There are only two species of turkey in the world; the North American wild turkey (Meleagris gallopavo), divided into five distinct subspecies, and the ocellated turkey (Meleagris ocellata). The ocellated turkey is known by several different names that vary by Central American locale: pavo, pavo ocelado, or its Mayan Indian name, ucutz il chican. Very little research has been done on the ocellated and less is known about the ecology of this turkey than any of the five subspecies of North American wild turkeys, including the Gould's. The National Wild Turkey Federation, in partnership with the Wildlife Conservation Society and Hornocker Wildlife Institute, helped sponsor the first research project to trap and place radio transmitters on ocellated turkeys in Guatemala in 1993. Much of the information provided in this bulletin is a result of this NWTF-sponsored study.
The ocellated turkey exists only in a 50,000 square mile area comprised of the Yucatan Peninsula range includes the states of Quintana Roo, Campeche and Yucatan, as well as parts of southern Tabasco and northeastern Chiapas.
The ocellated turkey is easily distinguished from its North American cousin in appearance. The body feathers of both male and female birds have a bronze-green iridescent color mixture, although females sometimes appear duller in color with more green than bronze pigments. Unlike North American turkeys, breast feathers of male and female ocellated turkeys do not differ and cannot be used to determine sex. Neither male nor female birds have a beard.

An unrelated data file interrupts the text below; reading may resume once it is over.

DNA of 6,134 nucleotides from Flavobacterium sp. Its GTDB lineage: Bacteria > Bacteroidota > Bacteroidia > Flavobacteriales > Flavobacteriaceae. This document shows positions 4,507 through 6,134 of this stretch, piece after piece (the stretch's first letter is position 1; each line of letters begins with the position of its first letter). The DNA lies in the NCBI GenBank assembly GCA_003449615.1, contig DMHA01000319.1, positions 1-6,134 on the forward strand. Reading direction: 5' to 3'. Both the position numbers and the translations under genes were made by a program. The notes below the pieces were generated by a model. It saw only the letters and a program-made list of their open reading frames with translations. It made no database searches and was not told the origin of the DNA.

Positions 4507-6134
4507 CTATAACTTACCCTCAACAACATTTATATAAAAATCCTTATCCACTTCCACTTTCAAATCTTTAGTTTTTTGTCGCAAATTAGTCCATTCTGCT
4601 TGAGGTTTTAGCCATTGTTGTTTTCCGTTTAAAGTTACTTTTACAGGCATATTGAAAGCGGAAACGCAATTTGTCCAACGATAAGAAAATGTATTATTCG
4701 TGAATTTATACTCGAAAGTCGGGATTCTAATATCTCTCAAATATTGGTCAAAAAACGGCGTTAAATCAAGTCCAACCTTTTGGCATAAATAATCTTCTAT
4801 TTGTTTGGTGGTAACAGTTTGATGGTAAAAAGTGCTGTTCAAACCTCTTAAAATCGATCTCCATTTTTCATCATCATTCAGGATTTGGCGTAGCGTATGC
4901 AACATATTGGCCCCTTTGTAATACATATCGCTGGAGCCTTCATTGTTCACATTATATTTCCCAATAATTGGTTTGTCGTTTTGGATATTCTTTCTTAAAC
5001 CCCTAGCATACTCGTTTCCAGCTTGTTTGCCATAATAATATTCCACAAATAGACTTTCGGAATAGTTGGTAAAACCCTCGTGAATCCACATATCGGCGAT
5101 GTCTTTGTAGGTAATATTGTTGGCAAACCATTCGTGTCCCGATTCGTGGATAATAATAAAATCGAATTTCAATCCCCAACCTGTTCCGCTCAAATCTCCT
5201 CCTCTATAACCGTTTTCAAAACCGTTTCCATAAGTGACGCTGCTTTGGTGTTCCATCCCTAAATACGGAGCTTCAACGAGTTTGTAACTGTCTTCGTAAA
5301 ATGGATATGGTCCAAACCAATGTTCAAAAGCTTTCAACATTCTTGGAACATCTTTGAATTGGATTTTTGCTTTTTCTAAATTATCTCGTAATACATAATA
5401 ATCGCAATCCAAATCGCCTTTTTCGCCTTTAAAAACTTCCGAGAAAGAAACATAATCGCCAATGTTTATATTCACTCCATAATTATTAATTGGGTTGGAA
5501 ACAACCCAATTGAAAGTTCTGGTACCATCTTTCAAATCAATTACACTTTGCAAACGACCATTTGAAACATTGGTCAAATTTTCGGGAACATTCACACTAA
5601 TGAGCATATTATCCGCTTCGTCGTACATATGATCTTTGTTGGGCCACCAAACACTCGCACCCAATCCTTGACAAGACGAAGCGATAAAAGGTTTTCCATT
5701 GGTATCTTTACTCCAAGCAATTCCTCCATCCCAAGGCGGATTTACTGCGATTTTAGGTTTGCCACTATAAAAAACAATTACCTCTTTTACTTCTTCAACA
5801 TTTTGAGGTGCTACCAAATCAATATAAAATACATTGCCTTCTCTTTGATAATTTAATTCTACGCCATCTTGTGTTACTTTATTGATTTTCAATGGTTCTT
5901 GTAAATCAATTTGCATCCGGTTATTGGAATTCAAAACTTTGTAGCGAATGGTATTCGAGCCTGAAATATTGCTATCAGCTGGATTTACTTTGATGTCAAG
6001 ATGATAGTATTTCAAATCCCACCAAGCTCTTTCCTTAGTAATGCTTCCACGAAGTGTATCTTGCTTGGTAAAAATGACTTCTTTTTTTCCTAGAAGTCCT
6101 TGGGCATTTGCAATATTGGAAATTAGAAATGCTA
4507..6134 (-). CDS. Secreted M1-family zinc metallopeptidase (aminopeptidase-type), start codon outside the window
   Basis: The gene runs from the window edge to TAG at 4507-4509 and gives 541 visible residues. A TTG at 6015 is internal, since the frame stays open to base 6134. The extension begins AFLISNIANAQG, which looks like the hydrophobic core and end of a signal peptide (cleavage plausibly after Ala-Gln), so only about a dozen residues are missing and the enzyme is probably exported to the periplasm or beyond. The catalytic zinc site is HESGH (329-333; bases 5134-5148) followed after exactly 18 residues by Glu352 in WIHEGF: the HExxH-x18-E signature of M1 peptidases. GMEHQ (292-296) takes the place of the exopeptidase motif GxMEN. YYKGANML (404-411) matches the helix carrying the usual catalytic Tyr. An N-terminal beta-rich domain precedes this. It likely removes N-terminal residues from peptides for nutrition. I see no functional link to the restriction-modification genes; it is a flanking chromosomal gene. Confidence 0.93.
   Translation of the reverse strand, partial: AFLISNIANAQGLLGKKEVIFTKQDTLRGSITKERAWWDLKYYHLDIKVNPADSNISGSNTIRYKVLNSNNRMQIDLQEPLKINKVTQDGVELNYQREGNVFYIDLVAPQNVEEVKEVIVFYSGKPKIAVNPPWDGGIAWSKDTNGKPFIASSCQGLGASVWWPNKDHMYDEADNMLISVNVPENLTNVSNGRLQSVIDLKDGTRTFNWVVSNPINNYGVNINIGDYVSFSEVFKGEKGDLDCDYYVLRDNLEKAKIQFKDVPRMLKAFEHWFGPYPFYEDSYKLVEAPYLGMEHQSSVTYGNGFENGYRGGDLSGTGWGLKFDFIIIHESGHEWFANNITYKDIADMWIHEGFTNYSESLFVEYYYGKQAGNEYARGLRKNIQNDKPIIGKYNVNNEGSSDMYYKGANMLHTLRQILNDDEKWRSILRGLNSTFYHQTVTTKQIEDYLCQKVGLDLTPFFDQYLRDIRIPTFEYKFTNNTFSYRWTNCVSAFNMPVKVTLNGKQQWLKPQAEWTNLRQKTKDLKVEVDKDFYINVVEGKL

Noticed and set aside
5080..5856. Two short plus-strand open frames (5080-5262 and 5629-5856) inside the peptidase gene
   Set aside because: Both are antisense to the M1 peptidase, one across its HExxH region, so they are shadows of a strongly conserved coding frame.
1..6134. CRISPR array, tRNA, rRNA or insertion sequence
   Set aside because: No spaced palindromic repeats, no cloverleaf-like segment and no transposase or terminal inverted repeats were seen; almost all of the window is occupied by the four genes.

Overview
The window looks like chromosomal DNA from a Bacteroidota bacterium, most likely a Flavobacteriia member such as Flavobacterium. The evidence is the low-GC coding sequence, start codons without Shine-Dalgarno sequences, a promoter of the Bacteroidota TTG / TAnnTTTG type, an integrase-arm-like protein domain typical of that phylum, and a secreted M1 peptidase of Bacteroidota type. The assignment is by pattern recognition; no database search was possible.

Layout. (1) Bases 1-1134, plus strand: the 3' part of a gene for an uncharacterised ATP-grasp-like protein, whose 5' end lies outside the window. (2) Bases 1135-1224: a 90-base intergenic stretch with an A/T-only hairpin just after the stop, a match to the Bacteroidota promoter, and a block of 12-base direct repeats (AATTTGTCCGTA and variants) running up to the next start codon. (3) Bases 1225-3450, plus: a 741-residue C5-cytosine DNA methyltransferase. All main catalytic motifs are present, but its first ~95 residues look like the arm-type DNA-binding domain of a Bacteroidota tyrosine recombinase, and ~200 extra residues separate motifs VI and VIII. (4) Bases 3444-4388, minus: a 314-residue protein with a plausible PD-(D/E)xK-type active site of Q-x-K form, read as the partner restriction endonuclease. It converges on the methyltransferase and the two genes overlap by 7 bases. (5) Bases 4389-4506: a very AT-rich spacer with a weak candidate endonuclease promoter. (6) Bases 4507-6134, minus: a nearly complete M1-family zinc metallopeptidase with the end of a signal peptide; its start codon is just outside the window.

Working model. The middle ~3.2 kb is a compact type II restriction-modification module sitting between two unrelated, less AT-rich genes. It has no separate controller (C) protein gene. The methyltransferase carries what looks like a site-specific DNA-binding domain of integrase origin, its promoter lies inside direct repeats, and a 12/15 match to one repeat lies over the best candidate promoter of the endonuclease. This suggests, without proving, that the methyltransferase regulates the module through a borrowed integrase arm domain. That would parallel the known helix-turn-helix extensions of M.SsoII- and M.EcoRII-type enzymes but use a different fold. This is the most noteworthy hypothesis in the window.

Tail feathers in both sexes are bluish-gray in color with a well defined, eye-shaped, blue-bronze colored spot near the end followed by bright gold tip. The tail feather spots are similar to those seen on peacock feathers which led some scientists to once believe the ocellated was more related to peafowl than turkeys. In fact, these spots helped give the ocellated its name, as the Latin word for eye is oculus.
The upper, major secondary wing coverts, or wing bar, are a rich copper color and highly iridescent. The barring on primary and secondary wing feathers is similar to North American turkeys, but the secondaries contain more white coloration, especially on the outer edges.
Both sexes have a blue-colored head and neck with distinctive orange to red, warty, caruncle-like growths, called nodules, but they are more pronounced on males. The head of the male also has a fleshy blue crown behind the snood which is adorned with yellow-orange nodules similar to those on the neck. During breeding season, this crown enlarges and the coloration of the nodules becomes more pronounced. Ocellated turkeys also have a distinct eye-ring of bright red colored skin, especially visible on adult males during the breeding season.
Legs of ocellated turkeys are shorter and thinner than North American wild turkeys and are deep red in color. Legs of adult males also have pronounced spurs; longer and more attenuated than those of North American gobblers. Spur lengths in males over 1 year old average at least 1.5 inches. Spurs longer than two inches have been recorded.
Ocellated turkeys are significantly smaller than any of the five subspecies of North American wild turkeys. Adult hens weigh approximately 8 pounds just prior to egg-laying and nesting and about 6-7 pounds the remainder of the year. During the breeding season adult males weigh approximately 11-12 pounds.